* Spending to rise 3pct to $450bln after two years of cuts
* U.S. shale to get most investment growth
* Deepwater projects set to get green light as costs drop
* GRAPHIC: Oil project FIDs tmsnrt.rs/2iAE2BQ
By Ron Bousso
LONDON, Jan 11 Oil and gas companies will
increase spending in 2017 and more than double new project
developments as they gain confidence that a two-year oil price
slump is behind them, consultancy Wood Mackenzie said.
The upbeat outlook follows a more than 20 percent rise in
benchmark crude oil prices in the past two months to around $55
a barrel on the back of an agreement by major producers to trim
"We've just come through two years of gloom and lots of
costs cutting and now we are cautiously optimistic there will be
a start of recovery in 2017," Malcolm Dickson, a principal oil
and gas analyst at Wood Mackenzie, said.
According to WoodMac's global upstream outlook for 2017,
exploration and production spending is expected to rise by 3
percent to $450 billion. This is still 40 percent below 2014
Geographically, the increased activity will vary hugely.
U.S. shale oil production is expected to account for most of the
gains because it is relatively cheap and quick to develop, in
some cases it can take only 6 months.
Shale was the main driver of the recent supply glut and also
experienced the sharpest declines in terms of output during the
Production in the most attractive shale areas, particularly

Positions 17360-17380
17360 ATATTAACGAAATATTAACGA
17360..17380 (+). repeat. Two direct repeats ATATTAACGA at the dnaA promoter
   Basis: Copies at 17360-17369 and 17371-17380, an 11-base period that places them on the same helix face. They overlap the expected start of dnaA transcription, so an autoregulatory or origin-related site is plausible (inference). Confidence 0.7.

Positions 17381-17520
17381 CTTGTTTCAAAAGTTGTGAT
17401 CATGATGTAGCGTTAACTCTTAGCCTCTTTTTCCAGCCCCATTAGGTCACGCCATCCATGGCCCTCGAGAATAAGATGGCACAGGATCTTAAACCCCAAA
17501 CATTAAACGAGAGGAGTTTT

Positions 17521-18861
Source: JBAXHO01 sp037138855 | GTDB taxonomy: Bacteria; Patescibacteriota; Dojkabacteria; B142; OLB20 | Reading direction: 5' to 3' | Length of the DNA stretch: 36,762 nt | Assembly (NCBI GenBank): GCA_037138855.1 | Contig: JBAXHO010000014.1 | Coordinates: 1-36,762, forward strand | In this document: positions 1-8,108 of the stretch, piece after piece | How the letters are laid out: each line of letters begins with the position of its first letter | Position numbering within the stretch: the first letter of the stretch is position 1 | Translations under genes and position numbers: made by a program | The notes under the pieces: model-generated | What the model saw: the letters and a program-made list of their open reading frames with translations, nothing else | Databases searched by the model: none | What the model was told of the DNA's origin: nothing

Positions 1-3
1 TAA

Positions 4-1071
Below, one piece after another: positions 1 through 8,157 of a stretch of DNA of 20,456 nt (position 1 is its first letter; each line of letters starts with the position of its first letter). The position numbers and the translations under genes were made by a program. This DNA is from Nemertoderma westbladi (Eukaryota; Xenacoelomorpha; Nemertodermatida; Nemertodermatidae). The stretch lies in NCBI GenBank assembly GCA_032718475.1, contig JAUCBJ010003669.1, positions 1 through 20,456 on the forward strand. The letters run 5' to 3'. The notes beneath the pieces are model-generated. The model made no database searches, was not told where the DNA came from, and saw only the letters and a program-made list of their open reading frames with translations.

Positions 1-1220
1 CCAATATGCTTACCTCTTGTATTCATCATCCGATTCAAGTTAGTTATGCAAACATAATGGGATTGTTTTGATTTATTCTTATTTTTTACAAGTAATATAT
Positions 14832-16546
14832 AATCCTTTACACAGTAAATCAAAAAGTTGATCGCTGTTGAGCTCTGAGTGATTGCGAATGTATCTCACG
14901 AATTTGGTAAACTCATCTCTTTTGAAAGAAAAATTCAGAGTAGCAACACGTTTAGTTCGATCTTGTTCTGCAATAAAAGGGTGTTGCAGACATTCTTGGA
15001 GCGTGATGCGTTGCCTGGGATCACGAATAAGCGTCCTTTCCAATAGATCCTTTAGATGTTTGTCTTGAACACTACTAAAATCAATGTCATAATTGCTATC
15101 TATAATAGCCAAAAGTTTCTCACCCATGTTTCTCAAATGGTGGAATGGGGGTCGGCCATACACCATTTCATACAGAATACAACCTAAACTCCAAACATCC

in the Permian basin in Texas, is currently profitable with oil
at $40 to $60 a barrel, according to WoodMac analyst Tom
U.S. shale oil production is expected to grow by around
300,000 bpd in 2017 to around 4 million bpd, according to
WoodMac forecasts oil prices to average $57 a barrel in 2017
and gradually increase to $85 a barrel in 2020 as supplies
decrease due to the investment cutbacks of the past few years.
Aside from onshore U.S. production, oil companies globally
have also been able to reduce costs of field developments
sharply by simplifying engineering plans and lowering contractor
and rig rates.
Costs have fallen by 20 percent since 2014 and are expected
to decline by an additional 5 percent this year, according to
The savings are having a profound impact on project
profitability, including costlier deepwater projects, some of
which are profitable at oil prices of $50 to $60 a barrel.
The number of final investment decisions for projects with
resources bigger than 50 million barrels of oil equivalent will
more than double in 2017 to 20 to 25 from only 9 in 2016.
Projects most likely to get the nod include Exxon Mobil's
Liza discovery offshore Guyana, deepwater projects in
Brazil and in the Gulf of Mexico. BP late last year
approved the development of the second phase of the Mad Dog
field in the Gulf of Mexico and its partners will decide on it
But the pick up in activity is still not enough to cover a
growing supply/demand gap, which WoodMac expects will widen to
20 million barrels per day by 2025, based on current development
"You need the new projects to be sanctioned by 2020 to meet
future supply gap," Ellacott said.
(Reporting by Ron Bousso. Editing by Jane Merriman)